# Implicit functions and fun with contours

Stefan Güttel, 30th July 2012

(Chebfun example fun/ContourFun.m)

[Tags: #implicitfunction, #fun, #contour]

close all clear all LW = 'linewidth'; lw = 2.5; MS = 'markersize'; ms = 10;

Matlab provides a function called `contours`, which returns a vector of points on level lines formed by the entries of a matrix. This function can easily be used to define chebfuns satisfying an implicit equation, at least approximately. To demonstrate this, suppose we want to create a chebfun that corresponds to a circle of radius 0.8 centered at the origin. The points on this circle satisfy z(x,y) = 0 with

z = @(x,y) x.^2 + y.^2 - 0.8.^2;

We now sample z at 20 x 20 grid points on the square [-1,1] x [1,1], and use Matlab's `contours` to detect the level lines of the circle:

x = linspace(-1,1,20); [X,Y] = meshgrid(x,x); Z = z(X,Y); C = contours(X,Y,Z,[0,0]);

The following plot shows that the algorithm does quite a good job by actually interpolating between the grid points:

plot(.8*exp(2i*pi*linspace(0,1,200)),'k-',LW,lw) hold on, axis square plot(X(:),Y(:),'b+',MS,ms) plot(C(1,2:end),C(2,2:end),'ro',MS,ms)

The following lines will convert the coordinates of the contours to a quasimatrix f which each column corresponding to a contour (in this case, there is only one contour):

j = 1; f = chebfun(); while j < length(C), k = j + C(2,j); D = C(:,j+1:k); j = k + 1; f = [ f , chebfun(D(1,:)+1i*D(2,:)) ]; end figure plot(f,'r',LW,lw) axis square, grid on

Of course, we cannot expect this to be a perfect circle as we have only sampled at 20 grid points in each coordinate direction, but for some practical purposes this accuracy may be sufficient:

norm(z(real(f),imag(f)),inf)

ans = 0.005386578687440

One example where high precision is certainly not necessary is when a function has do be defined from an image. To demonstrate this, let's read an image showing a whiteboard in our visitors office. I'm grateful to Yuji Nakatsukasa for taking this snapshot.

A = imread('stefun.jpg'); imshow(A) axis on, hold on

In the following we will actually operate on a grayscale version of this image, which is computed by the following two lines:

A = 0.299*double(A(:,:,1)) + 0.587*double(A(:,:,2)) + 0.114*double(A(:,:,3)); A = A/max(max(A));

We crop the image to the region of the graph on the upper right, and compute contour lines using the `contours` command:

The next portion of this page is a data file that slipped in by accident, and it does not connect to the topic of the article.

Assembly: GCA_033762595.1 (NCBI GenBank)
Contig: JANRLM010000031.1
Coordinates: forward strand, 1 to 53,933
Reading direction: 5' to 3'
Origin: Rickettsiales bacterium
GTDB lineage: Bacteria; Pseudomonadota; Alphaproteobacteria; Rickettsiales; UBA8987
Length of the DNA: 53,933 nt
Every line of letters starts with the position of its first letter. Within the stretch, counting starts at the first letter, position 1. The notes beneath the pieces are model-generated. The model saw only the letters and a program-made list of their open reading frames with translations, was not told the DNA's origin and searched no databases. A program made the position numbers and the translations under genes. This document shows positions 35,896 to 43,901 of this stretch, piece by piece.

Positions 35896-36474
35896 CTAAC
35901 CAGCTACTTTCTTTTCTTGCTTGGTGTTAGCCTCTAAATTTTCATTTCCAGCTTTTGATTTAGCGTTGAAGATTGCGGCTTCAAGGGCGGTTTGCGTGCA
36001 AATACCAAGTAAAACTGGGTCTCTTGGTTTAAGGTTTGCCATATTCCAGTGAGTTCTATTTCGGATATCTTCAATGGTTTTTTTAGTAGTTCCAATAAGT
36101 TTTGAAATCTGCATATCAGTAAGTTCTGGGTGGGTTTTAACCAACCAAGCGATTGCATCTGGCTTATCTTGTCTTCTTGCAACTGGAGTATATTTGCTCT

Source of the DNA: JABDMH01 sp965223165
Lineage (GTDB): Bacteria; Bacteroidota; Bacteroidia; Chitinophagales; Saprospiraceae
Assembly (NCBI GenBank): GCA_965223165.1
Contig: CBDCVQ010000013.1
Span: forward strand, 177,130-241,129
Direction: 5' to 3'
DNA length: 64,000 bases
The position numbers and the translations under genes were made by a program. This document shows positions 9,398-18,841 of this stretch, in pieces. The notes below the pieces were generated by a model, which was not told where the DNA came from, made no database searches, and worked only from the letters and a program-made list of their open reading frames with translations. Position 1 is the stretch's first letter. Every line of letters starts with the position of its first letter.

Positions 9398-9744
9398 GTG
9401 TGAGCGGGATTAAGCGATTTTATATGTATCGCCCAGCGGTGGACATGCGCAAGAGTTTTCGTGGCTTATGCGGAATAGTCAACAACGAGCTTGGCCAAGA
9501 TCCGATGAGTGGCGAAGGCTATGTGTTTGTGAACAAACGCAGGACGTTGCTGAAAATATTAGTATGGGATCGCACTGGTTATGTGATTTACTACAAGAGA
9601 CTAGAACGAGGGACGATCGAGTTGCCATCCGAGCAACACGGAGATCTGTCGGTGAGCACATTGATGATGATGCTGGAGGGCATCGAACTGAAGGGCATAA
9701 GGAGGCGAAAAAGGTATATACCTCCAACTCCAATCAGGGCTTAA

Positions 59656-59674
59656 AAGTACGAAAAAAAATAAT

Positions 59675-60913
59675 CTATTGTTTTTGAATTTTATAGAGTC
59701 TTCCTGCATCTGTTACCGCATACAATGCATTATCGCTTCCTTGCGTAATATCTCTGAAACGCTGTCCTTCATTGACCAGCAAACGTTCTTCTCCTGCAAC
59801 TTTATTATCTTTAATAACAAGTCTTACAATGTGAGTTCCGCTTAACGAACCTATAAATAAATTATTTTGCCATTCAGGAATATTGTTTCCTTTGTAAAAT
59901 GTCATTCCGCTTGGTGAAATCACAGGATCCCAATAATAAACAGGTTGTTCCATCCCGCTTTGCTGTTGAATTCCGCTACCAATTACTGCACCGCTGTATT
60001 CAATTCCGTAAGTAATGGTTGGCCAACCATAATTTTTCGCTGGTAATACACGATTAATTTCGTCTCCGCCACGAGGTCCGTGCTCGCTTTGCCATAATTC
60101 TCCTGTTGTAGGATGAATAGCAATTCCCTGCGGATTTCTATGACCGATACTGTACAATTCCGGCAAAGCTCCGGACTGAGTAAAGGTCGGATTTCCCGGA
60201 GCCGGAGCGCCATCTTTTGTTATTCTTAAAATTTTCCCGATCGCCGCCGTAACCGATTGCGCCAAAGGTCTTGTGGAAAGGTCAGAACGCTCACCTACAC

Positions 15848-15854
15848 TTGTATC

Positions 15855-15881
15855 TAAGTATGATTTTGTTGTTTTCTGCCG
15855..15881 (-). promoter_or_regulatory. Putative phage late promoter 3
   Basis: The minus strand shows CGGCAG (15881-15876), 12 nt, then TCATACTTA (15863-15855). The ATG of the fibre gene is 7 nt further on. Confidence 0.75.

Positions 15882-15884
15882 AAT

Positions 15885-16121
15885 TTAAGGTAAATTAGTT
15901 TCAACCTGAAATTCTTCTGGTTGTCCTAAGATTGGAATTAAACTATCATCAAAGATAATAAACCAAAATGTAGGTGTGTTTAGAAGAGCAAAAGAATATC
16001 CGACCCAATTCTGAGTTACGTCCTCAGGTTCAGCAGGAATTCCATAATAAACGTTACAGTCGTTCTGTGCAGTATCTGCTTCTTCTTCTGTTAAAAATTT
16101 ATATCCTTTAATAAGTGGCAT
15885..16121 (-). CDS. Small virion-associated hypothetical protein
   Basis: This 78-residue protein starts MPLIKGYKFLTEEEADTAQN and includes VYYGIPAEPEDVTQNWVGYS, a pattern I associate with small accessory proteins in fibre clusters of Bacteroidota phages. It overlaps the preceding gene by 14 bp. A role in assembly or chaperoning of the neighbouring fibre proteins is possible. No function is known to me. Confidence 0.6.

x = 185:463; y = 60:210; B = A(y,x); [X,Y] = meshgrid(x,y); C = contours(X,Y,B,[0.8,0.8]);

As above, the following lines will convert the coordinates of the contours to a quasimatrix f:

j = 1; f = chebfun(); while j < length(C), k = j + C(2,j); D = C(:,j+1:k); j = k + 1; f = [ f , chebfun(D(1,:)+1i*D(2,:)) ]; end

It turns out that f has four columns, and there are pairs of chebfuns with function values very close to each other. These pairs correspond to the upper and lower edge of a single line on the whiteboard. By taking the arithmetic mean of two neighbouring chebfuns we obtain a pretty good agreement with the curves on the board:

xaxis = (f(:,1) + f(:,2))/2; curve = (f(:,3) + f(:,4))/2; plot([xaxis,curve],LW,lw)

Since these are chebfuns, we can do all kinds of things with them. For example, find the area enclosed by the x-axis and the curve. Note that the real part of each chebfun will correspond to the x-coordinate, and the imaginary part is the y-coordinate measured in pixels. The unit of area therefore is square-pixels.

```
meanaxis = 1i*mean(imag(xaxis));
curve2 = curve - meanaxis;
Area = abs(sum(imag(curve2).*real(curve2)/2));
sprintf('The enclosed area is %0.1f square-pixels.',Area)
```

ans = The enclosed area is 34484.6 square-pixels.

Or, we could compute a degree 3 best polynomial approximation to the curve, overlay it with the plot, and show the intersections of both functions:

p = 1i*remez(imag(curve),3) + real(curve); plot(p,'r--',LW,lw) rts = roots(curve - p); plot(p(rts),'ro',MS,ms)

One may wonder, how close is the lower curve on the whiteboard to a circle? In order to answer this question we again crop to the region of interest, and compute contours, which in this case gives a quasimatrix with two columns corresponding to the edges of the painted curve. Let's take the first column only as a prediction to the curve:

x = 310:470; y = 240:410; B = A(y,x); [X,Y] = meshgrid(x,y); C = contours(X,Y,B,[0.8,0.8]); j = 1; f = chebfun(); while j < length(C), k = j + C(2,j); D = C(:,j+1:k); j = k + 1; f = [ f , chebfun(D(1,:)+1i*D(2,:)) ]; end curve = f(:,1); plot(curve,'m',LW,lw)

We can compute the area and centroid of this curve (see also [1]), and draw a perfect circle with the same area for comparison:

Area = sum(real(curve).*diff(imag(curve))); centroid = sum(diff(curve).*curve.*conj(curve))/(2i*Area); radius = sqrt(Area/pi); plot(centroid,'m+',MS,ms) circle = chebfun('exp(1i*pi*x)'); circle = radius*circle + centroid; plot(circle,'k--',LW,lw)

Last and least, we go crazy and approximate ourselfs via a collection of quasimatrices plotted with three shades of gray:

x = 10:170; y = 90:310; B = A(y,x); [X,Y] = meshgrid(x,y); levels = [.2 .4 .8]; C = contours(X,Y,B,levels); j = 1; f = chebfun(); level = []; while j < length(C), k = j + C(2,j); D = C(:,j+1:k); level = [ level , C(1,j) ]; j = k + 1; f = [ f , chebfun(D(1,:)+1i*D(2,:)) ]; end figure for j = 1:length(levels), ind = find(level == levels(j)); plot(f(:,ind),'Color',[levels(j) levels(j) levels(j)],LW,lw) hold on end axis ij, axis image

I refrain from doing any calculations on this!

References:

[1] http://www2.maths.ox.ac.uk/chebfun/examples/geom/html/Area.shtml